I am not particularly good at picking up on social cues, and, regardless, a question of what cues might indicate the answer to my question would be more opinion-based.
For context, I am an 18-year-old male college student in the United States. She is also 18.
We met a little less than half a year ago during orientation. We talked some, but I was not interested in her at the time. When school started about a month later, I noticed that I was running into her rather frequently, and we got to know each other a bit.
I finally decided to ask her out roughly three months ago. She said that her family would be in town, and, thus, she could not go. Suffice it to say that this was true. Now, what I had been planning for us to attend was a monthly event, and some schedule changes of mine made it far less viable for me to attend in the future. Still unfamiliar with the local area, I could not think of much in the way of a substitute.
I had the same question then as I do now: I was not sure if she would have liked to go in the first place. I did not want to risk being bothersome to her, so I took a cautious approach and did not reschedule. Take this as a sub-question: in such a situation, would it be best to try to reschedule the date?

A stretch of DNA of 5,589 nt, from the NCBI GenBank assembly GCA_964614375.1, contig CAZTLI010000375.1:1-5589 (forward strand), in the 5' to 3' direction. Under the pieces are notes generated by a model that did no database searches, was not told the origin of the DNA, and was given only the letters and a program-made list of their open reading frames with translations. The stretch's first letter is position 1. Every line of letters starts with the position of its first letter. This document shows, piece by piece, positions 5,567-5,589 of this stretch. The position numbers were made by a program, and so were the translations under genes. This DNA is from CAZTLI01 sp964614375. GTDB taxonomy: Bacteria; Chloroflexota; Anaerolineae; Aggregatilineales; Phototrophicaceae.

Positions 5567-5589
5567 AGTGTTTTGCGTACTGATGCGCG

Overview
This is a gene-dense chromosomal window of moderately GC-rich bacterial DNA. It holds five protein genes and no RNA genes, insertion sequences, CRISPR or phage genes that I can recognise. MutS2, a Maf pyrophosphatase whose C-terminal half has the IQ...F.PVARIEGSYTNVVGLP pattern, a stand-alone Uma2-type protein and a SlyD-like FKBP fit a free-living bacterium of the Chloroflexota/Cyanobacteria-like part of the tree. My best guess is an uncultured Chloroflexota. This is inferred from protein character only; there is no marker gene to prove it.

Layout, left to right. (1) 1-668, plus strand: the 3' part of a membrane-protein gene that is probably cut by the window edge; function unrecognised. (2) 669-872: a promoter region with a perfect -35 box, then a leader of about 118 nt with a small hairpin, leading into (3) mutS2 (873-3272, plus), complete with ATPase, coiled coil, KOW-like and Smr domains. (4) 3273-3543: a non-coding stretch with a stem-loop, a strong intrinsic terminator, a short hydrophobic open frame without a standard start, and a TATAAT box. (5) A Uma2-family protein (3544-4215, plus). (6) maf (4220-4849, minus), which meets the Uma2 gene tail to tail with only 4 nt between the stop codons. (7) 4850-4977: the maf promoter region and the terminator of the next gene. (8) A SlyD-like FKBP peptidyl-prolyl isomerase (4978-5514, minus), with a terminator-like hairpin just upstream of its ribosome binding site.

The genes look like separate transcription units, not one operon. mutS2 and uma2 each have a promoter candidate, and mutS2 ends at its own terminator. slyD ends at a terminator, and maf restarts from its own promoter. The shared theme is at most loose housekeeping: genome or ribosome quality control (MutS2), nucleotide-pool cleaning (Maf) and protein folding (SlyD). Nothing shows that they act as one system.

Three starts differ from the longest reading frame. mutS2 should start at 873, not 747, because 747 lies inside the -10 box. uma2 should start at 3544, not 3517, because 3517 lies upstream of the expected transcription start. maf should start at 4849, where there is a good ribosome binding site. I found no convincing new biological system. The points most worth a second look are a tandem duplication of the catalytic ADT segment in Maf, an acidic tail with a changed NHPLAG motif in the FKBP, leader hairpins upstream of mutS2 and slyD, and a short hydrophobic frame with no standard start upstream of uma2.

As the semester intensified, my schedule became more erratic, and I saw her far less often. About a month or so ago, though, she sent me a text out of the blue, and I started running into her a bit more frequently. After some time, I decided to try to ask her out again. Having learned from the first attempt, I first checked with her that her schedule was open. While she initially could not think of any conflicts, she later said that she would be busy with a group project. Again, this was true.
While it would be nice to know for this situation in specific, I ask in general: what strategies could I use to determine whether one would like to go on a date when an attempt at asking the person out has failed due to a schedule conflict? Should I attempt to reschedule? Should I simply ask? Is there some kind of wording that I could weave into the original attempt that would make an ambiguous situation such as this less likely to result?